What Is Physical Unit Number (PUN)?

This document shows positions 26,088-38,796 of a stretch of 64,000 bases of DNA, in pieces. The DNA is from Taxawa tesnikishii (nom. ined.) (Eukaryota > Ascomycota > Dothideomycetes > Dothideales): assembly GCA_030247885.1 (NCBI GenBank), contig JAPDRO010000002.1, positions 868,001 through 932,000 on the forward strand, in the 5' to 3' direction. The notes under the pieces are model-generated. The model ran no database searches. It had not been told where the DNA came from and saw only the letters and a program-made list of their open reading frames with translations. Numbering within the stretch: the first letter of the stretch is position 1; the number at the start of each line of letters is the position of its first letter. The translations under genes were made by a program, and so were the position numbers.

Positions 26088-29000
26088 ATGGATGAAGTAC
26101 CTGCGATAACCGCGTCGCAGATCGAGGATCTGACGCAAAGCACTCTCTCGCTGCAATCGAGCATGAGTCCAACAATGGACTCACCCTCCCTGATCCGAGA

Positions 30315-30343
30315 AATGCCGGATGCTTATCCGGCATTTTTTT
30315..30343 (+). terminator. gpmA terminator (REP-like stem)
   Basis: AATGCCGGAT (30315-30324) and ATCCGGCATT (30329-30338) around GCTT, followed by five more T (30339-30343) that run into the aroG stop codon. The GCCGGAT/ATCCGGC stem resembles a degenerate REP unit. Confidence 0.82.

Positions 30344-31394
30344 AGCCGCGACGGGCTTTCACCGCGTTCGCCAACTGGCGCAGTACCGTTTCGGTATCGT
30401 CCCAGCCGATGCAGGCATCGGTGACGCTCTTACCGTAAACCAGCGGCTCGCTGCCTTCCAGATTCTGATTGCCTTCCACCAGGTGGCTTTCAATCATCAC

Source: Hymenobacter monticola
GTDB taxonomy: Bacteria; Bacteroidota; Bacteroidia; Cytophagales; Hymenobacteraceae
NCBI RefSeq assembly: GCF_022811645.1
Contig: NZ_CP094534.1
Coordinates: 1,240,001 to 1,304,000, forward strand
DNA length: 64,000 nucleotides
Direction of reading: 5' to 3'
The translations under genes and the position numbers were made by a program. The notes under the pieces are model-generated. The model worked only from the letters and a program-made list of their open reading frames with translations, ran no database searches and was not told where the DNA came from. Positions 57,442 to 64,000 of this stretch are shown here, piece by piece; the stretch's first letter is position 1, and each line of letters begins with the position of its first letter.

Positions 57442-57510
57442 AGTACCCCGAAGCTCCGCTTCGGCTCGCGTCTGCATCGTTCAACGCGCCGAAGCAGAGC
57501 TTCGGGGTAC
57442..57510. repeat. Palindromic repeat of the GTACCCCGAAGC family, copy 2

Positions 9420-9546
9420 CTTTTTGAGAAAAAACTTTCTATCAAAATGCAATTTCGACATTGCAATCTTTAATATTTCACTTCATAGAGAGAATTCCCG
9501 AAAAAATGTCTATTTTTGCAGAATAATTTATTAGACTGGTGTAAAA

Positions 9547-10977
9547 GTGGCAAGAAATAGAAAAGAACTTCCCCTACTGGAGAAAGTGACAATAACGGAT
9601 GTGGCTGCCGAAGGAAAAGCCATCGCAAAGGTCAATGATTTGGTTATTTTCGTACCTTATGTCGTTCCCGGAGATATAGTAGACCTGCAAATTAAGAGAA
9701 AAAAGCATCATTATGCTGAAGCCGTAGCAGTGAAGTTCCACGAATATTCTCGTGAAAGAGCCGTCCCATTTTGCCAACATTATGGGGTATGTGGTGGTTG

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You know how you're sitting there, minding your own business, and someone comes up to you and says, "Hey, I need your PUN."You're like. WTF? What's my what now?? Well, lucky for you, we've got the answer. A Physical Unit Number (PUN) is a device identification number assigned to a Small Computer System Interface (SCSI) device attached to a SCSI controller. In other words: if it's a device that connects to your computer through SCSI, it has a PUN. The thing is that SCSI controllers are pretty rare nowadays. They were popular in the 80s and 90s. Still, since USB came along and replaced them as the standard connection method for peripherals, they've been mainly relegated to industrial uses—like printing presses or home appliances like refrigerators or dishwashers—and some people who like tinkering around with old computers. But if you have one lying around and want to use it on your modern computer? You'll need a PUN! The PUN is like a social security number for your SCSI controller. It helps the controller identify and manage communication with other devices, but it's not all the controller uses to gauge your importance. The SCSI controller can communicate with only one device at a time; therefore, it prioritizes devices using their PUNs. But it also uses its internal system of priorities to decide which device gets what first—and that's where you come in! The more critical you are to your SCSI controller, the higher you will be on its list of priorities. When playing with SCSI devices, using PUN (Prevention of Unnecessary Nonsense) is essential. PUN is a tool that restricts multiple SCSI devices from sending and receiving data simultaneously. Typically, PUN is set using priority IDs ranging from 0-15, where devices with the highest priorities are assigned numbers from 0-7, and devices with the lowest importance are posted from 8-15. If you've got two substantial storage drives on your computer and want them to run simultaneously, they'll need different priorities.

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